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Several local preschools will add slots this school year thanks to money from a grant program created by the state Legislature, Gov. Steve Bullock announced Friday.

Around the state, 17 programs were awarded grants ranging from $27,000 to $150,000. The state has $6 million to dole out the next two years.

Three Helena area programs received grants: Eastgate Elementary in East Helena received a $102,868 grant for 18 kids, the ABC Academy received $109,087 for 12 kids and Hawthorne School received $149,853 for 16 kids.

Now schools will in some cases have to scramble to get a teacher, fill the slots with students and develop curriculum in time for the start of classes this fall.

East Helena Superintendent Ron Whitmoyer said the district had a group of about 20 students who weren't eligible for the age exception kindergarten class. Eastgate Elementary began contacting those parents to offer them a spot in the new preschool class. Whitmoyer said they are also in the process of reviewing applicants for teachers with a preschool endorsement.

"We are so very fortunate," he said. "I can’t tell you how thrilled I am to have this program."

The grants are doled out through the Department of Health and Human Services' Stars to Quality program, which started as a preschool ranking system. Grant recipients had to meet certain criteria and officials aimed to include Head Start providers, public schools and private preschools. A total of 285 kids will benefit from the grants.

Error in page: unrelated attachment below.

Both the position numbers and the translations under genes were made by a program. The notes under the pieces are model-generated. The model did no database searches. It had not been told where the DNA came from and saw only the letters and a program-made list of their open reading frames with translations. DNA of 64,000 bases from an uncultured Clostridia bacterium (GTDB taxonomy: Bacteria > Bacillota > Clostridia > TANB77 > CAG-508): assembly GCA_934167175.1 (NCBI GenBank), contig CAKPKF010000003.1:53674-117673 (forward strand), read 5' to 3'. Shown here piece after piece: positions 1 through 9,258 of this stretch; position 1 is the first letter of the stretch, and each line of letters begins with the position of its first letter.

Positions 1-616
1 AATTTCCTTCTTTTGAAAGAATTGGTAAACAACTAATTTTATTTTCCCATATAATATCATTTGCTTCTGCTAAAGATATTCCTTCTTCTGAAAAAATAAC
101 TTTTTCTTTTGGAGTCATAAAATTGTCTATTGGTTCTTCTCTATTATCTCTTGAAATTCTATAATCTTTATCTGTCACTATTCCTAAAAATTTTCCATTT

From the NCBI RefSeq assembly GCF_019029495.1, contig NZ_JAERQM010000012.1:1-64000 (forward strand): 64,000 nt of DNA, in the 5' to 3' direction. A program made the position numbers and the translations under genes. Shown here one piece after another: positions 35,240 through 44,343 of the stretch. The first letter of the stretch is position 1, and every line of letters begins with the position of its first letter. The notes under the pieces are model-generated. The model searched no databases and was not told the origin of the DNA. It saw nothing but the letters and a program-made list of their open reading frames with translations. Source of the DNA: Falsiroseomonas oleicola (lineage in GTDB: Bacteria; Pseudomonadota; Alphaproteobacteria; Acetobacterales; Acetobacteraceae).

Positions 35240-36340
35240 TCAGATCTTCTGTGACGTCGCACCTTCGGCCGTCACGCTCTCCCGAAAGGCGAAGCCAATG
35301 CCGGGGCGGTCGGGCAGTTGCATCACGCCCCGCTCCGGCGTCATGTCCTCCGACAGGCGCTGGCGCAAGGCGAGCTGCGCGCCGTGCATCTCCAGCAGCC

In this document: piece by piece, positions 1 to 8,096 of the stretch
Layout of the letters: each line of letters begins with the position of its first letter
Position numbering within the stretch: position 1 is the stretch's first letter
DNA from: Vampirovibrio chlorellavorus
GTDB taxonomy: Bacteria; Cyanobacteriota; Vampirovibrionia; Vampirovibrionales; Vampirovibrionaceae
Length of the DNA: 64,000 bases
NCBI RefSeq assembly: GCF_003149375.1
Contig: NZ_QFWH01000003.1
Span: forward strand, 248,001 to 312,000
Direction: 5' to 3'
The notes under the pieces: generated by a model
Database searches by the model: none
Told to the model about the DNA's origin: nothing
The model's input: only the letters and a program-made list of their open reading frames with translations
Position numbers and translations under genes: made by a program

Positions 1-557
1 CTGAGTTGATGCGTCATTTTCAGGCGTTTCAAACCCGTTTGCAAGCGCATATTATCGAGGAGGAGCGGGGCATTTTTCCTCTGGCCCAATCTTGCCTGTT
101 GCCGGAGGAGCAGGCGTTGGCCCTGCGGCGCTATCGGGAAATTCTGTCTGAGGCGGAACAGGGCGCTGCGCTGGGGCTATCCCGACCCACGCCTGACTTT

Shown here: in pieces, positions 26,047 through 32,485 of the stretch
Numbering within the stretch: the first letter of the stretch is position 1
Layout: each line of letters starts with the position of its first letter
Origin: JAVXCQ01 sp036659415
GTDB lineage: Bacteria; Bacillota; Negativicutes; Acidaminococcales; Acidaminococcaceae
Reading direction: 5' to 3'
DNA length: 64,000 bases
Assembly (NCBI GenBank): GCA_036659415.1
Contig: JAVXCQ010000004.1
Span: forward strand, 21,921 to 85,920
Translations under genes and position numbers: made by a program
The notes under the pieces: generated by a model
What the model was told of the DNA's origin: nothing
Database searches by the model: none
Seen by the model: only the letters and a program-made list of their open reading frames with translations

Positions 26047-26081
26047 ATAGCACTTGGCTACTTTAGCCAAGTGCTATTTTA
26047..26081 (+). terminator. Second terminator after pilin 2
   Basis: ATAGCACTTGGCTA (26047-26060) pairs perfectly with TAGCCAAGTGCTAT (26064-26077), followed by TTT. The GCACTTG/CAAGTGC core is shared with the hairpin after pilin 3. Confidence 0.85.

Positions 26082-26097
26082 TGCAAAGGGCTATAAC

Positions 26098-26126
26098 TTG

The grants will effectively function as pilot programs for the state.

“More Montana kids will now have even greater opportunities growing up here than the generations before them,” Bullock said. “We’re finally making this long-awaited investment, and by doing so, building a stronger future for Montana.”

Preschool funding proposals haven't gained traction in the Mountain West, despite programs providing variable levels of public funding in at least 45 states. Wyoming, Idaho, South Dakota and New Hampshire provide no funding; North Dakota recently killed a $3 million program.

Bullock asked for $37 million for preschool in 2015 and $12 million in 2017; instead, a compromise was reached during budget negotiations.

Legislators created a new fee for hospitals that will raise $13 million over the next two years; $6 million is earmarked for preschool grants, and the rest goes into the general fund. The payments were described as "temporary" in the law authorizing them.

Finding new funding sources for the creation of preschool programs has often been critical to getting them off the ground in conservative states. For example, New Mexico's Republican Governor signed off on a new preschool program funded through a state tobacco settlement in 2013.

Some Montana Republicans who objected to the grant funding bill pointed to bill language that says the state will "test multiple delivery models, including public programs, private programs and mixed delivery programs through public-private partnerships," as evidence that DPHHS will do more than expand the existing Stars to Quality program.

Erin Loranger of the Independent Record contributed to this story.


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